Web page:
And for a crowning parallel, Bush has given the nation its own “emergency control center.” It is proportionally more expensive, more lumbering and more useless than the one Giuliani put on the 23rd floor of the World Trade Center. Calling it the Department of Homeland Security even gives it that brown-shirt tint the Giuliani-Bush school of security designers are so fond of. After greeting its inception with a season of derision back in 1998, the press politely kept its ironists’ mouths shut when the original command center ended up at New York’s Fresh Kills dump, along with other remains from Ground Zero. Mouths are unfortunately still mostly shut about the new department and most other Bush-born crocks. It’s Bush Time, and it’s jamming.

PIERRE TRISTAM is a News-Journal editorial writer. He can be reached at ptristam@att.net

 

More articles by:
April 19, 2018
Ramzy Baroud
Media Cover-up: Shielding Israel is a Matter of Policy
Vijay Prashad
Undermining Brazilian Democracy: the Curious Saga of Lula
Steve Fraser
Class Dismissed: Class Conflict in Red State America
John W. Whitehead
Crimes of a Monster: Your Tax Dollars at Work
Kenn Orphan
Whistling Past the Graveyard
Karl Grossman - TJ Coles
Opening Pandora’s Box: Karl Grossman on Trump and the Weaponization of Space
Colin Todhunter
Behind Theresa May’s ‘Humanitarian Hysterics’: The Ideology of Empire and Conquest
Jesse Jackson
Syrian Strikes is One More step Toward a Lawless Presidency
Michael Welton
Confronting Militarism is Early Twentieth Century Canada: the Woman’s International League for Peace and Freedom
Alycee Lane
On David S. Buckel and Setting Ourselves on Fire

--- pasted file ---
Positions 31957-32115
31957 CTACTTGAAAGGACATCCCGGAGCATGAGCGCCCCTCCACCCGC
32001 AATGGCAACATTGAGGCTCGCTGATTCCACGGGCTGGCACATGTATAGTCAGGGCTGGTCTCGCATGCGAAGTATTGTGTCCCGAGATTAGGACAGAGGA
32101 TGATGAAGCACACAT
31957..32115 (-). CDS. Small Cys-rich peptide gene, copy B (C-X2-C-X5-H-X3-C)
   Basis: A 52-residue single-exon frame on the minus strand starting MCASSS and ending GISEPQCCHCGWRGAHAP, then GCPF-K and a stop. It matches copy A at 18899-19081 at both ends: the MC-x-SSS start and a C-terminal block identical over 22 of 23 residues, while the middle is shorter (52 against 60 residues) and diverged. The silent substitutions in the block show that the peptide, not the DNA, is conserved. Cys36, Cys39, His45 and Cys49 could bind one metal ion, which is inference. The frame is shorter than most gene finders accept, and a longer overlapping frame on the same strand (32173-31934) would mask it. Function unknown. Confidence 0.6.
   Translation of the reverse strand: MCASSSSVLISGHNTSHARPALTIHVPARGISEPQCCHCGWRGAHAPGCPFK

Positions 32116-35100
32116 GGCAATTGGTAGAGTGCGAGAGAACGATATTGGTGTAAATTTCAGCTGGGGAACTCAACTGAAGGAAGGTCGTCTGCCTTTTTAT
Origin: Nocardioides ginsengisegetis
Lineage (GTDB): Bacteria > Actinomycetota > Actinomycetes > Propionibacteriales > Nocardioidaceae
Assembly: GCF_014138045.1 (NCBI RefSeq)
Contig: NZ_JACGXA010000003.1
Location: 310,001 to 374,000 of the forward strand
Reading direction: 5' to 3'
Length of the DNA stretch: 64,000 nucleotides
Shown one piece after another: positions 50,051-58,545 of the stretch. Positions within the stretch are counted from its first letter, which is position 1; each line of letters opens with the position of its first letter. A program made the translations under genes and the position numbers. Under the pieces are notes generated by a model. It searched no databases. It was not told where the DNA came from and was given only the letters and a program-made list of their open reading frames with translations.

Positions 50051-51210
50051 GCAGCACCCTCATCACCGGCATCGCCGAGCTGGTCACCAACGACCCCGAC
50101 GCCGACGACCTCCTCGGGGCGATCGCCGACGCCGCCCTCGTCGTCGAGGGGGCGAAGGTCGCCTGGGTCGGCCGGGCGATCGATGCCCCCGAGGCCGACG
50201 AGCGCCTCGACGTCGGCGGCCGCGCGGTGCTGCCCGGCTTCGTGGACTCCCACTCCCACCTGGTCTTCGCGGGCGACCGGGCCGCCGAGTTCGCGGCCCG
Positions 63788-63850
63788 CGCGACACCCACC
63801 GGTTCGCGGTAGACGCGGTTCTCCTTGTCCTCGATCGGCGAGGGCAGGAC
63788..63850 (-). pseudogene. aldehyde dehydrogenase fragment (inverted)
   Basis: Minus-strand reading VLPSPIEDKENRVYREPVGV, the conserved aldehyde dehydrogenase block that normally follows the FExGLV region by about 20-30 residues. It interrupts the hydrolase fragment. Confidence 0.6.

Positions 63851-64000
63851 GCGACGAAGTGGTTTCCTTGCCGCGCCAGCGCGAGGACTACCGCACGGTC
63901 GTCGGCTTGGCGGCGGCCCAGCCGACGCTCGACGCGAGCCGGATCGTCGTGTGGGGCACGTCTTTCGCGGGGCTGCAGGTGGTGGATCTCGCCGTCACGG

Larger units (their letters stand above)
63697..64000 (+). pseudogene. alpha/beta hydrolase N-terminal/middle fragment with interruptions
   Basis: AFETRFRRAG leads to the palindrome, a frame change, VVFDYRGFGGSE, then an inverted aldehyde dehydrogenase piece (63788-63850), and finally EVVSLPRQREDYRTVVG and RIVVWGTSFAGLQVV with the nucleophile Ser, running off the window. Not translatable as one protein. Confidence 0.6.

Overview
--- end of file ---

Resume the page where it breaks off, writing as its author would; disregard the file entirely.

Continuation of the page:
Jennifer Matsui
Our Overlords Reveal Their Top ‘To Do’s: Are YOU Next On Their Kill List?
George Ochenski
Jive Talkin’: On the Campaign Trail With Montana Republicans
Kary Love
Is It Time for A Nice, “Little” Nuclear War?
April 18, 2018
Alan Nasser
Could Student Loans Lead to Debt Prison? The Handwriting on the Wall
Susan Roberts
Uses for the Poor
Alvaro Huerta
I Am Not Your “Wetback”
Jonah Raskin
Napa County, California: the Clash of Oligarchy & Democracy
Robert Hunziker
America’s Dystopian Future
Geoffrey McDonald
“America First!” as Economic War
Jonathan Cook
Robert Fisk’s Douma Report Rips Away Excuses for Air Strike on Syria
Jeff Berg
WW III This Ain’t
Binoy Kampmark
Macron’s Syria Game
Linn Washington Jr.
Philadelphia’s Top Cop Defends Indefensible Prejudice in Starbucks Arrest Incident
Katie Fite
Chaos in Urban Canyons – Air Force Efforts to Carve a Civilian Population War Game Range across Southern Idaho
Robby Sherwin
Facebook: This Is Where I Leave You
April 17, 2018
Paul Street
Eight Takeaways on Boss Tweet’s Latest Syrian Missile Spasm
Robert Fisk
The Search for the Truth in Douma
Eric Mann
The Historic 1968 Struggle Against Columbia University
Roy Eidelson
The 1%’s Mind Games: Psychology Gone Bad
John Steppling
The Sleep of Civilization
Patrick Cockburn
Syria Bombing Reveals Weakness of Theresa May
Dave Lindorff
No Indication in the US That the Country is at War Again
W. T. Whitney
Colombia and Cuba:  a Tale of Two Countries
Dean Baker
Why Isn’t the Median Wage for Black Workers Rising?
Linn Washington Jr.
Philadelphia’s Top Cop Defends Indefensible Prejudice in Starbucks Arrest Incident
C. L. Cook
Man in the Glass
Kary Love
“The Mob Boss Orders a Hit and a Pardon”
Lawrence Wittner
Which Nations Are the Happiest―and Why
Dr. Hakim
Where on Earth is the Just Economy that Works for All, Including Afghan Children?
April 16, 2018
Dave Lindorff
President Trump’s War Crime is Worse than the One He Accuses Assad of
Ron Jacobs
War is Just F**kin’ Wrong
John Laforge
Nuclear Keeps on Polluting, Long After Shutdown
Norman Solomon
Missile Attack on Syria Is a Salute to “Russiagate” Enthusiasts, Whether They Like It or Not
Uri Avnery
Eyeless in Gaza   
Barbara Nimri Aziz
Iraq Then, Syria Now
FacebookTwitterGoogle+RedditEmail